Multi-subunit RNA polymerases (RNAP) are ornate molecular machines that translocate on a DNA template as they generate a complementary RNA chain. RNAPs are highly conserved in evolution among eukarya, eubacteria, archaea, and some viruses. As such, multi-subunit RNAPs appear to be an irreplaceable advance in the evolution of complex life on earth. Because of their stepwise movement on DNA, RNAPs are considered to be molecular motors, and because RNAPs catalyze a templated polymerization reaction, they are central to biological information flow. The history of RNAP discovery and investigation of its mechanism and regulation appear as complex as RNAP itself. The central role of templated RNA synthesis in biological information flow was predicted by Jacob and Monod, and the enzymatic activity promoting formation of RNA polymers was reported in eubacteria and eukaryotes at that time by several groups. However, the DNA-dependent RNA polymerase proved elusive until 1960, when it was independently identified in bacteria by Hurwitz and Stevens and in plants by the Bonner group.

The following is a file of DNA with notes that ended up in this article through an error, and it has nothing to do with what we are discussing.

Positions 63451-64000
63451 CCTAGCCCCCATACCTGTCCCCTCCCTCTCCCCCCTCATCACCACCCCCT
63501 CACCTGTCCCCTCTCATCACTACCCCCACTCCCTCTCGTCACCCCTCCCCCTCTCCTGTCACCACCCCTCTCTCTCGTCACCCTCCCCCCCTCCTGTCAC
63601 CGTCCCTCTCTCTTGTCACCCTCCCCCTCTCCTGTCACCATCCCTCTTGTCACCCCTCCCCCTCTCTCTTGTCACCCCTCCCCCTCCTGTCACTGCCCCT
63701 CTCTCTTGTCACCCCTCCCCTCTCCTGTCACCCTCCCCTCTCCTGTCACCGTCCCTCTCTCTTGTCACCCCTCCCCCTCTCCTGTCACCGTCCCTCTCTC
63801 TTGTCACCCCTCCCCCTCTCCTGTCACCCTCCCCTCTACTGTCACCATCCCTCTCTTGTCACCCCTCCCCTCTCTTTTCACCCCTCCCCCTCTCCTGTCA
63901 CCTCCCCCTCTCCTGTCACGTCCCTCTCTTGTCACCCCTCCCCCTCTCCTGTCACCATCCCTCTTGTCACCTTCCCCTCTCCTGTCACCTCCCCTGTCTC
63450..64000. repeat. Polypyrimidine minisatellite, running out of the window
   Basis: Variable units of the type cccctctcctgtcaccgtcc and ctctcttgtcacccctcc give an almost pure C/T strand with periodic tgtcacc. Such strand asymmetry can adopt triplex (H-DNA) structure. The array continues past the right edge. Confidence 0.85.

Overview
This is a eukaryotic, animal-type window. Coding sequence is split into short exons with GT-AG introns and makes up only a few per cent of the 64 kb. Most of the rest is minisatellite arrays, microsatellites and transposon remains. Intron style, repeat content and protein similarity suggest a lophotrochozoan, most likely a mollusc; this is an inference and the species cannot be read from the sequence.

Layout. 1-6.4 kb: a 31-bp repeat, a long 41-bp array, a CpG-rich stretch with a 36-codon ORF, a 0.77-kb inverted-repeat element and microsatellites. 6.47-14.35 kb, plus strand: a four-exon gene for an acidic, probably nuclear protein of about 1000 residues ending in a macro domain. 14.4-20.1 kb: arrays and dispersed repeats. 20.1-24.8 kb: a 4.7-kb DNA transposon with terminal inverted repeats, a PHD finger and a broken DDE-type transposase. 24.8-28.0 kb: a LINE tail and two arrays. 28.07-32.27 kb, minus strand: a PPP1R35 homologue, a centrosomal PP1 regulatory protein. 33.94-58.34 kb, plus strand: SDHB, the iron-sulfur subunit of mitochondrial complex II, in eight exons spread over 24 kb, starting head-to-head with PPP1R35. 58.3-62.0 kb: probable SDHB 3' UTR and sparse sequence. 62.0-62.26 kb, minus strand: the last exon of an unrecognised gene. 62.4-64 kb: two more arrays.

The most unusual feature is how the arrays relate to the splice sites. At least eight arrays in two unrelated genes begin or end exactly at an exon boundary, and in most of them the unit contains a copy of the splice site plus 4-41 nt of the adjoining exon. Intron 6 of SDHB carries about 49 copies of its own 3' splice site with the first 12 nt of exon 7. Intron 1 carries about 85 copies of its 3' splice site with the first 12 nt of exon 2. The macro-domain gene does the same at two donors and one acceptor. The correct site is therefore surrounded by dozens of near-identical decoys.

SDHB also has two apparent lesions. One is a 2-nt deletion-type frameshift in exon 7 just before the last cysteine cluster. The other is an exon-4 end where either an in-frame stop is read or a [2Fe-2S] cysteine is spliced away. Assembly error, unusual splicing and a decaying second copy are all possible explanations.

M. Kireeva, M. Kashlev, Z. Burton Chem. Rev., 2013, 113 (11), pp 8325–8330